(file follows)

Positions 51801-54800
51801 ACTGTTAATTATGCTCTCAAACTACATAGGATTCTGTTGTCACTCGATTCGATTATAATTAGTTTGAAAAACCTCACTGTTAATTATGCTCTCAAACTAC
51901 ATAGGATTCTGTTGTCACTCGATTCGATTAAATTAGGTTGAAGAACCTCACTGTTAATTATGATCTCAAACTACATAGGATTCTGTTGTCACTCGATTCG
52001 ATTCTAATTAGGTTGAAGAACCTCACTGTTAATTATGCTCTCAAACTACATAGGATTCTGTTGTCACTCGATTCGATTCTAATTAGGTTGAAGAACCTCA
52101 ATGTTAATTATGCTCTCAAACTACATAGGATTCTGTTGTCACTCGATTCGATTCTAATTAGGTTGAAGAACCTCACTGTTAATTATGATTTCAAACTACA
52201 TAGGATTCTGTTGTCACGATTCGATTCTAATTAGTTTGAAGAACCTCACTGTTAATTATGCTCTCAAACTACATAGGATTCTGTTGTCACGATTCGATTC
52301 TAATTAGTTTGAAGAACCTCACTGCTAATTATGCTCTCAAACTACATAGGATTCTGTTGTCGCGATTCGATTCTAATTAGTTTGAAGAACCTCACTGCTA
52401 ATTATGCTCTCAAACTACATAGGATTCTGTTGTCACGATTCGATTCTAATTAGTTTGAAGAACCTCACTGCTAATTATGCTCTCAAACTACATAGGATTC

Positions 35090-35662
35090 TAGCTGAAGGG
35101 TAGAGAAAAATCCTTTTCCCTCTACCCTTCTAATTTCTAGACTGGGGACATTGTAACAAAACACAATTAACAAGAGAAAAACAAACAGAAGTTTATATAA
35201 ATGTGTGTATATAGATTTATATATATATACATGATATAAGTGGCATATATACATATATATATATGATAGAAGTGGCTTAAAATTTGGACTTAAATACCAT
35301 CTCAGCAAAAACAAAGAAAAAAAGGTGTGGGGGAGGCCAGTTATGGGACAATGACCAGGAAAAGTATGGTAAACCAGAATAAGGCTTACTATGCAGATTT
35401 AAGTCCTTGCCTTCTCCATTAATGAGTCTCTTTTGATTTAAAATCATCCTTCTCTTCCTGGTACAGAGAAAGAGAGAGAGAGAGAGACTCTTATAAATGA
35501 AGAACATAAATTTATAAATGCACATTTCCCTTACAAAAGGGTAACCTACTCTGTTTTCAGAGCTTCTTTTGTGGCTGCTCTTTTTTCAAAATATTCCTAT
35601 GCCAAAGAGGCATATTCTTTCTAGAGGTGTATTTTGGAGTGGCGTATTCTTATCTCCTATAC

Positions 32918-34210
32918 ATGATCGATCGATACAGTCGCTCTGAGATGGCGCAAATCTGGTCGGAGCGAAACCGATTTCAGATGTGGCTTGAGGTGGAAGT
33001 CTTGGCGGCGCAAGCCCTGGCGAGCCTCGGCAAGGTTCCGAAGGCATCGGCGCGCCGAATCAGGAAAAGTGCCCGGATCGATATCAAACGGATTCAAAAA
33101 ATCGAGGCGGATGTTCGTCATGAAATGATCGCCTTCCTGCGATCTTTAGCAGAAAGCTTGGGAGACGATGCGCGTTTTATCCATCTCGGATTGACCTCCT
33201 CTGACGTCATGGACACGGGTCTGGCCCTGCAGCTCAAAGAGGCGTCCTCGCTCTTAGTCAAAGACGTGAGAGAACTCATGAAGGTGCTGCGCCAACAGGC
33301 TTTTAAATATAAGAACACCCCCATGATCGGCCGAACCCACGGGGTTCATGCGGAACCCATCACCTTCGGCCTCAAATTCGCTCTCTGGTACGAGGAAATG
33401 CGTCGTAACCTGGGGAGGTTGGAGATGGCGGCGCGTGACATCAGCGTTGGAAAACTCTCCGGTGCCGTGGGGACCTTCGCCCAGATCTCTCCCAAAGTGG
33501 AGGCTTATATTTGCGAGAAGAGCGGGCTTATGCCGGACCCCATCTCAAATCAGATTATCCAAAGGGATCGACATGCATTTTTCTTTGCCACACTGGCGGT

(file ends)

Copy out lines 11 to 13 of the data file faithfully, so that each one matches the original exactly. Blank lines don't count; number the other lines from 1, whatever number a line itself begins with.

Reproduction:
35101 TAGAGAAAAATCCTTTTCCCTCTACCCTTCTAATTTCTAGACTGGGGACATTGTAACAAAACACAATTAACAAGAGAAAAACAAACAGAAGTTTATATAA
35201 ATGTGTGTATATAGATTTATATATATATACATGATATAAGTGGCATATATACATATATATATATGATAGAAGTGGCTTAAAATTTGGACTTAAATACCAT
35301 CTCAGCAAAAACAAAGAAAAAAAGGTGTGGGGGAGGCCAGTTATGGGACAATGACCAGGAAAAGTATGGTAAACCAGAATAAGGCTTACTATGCAGATTT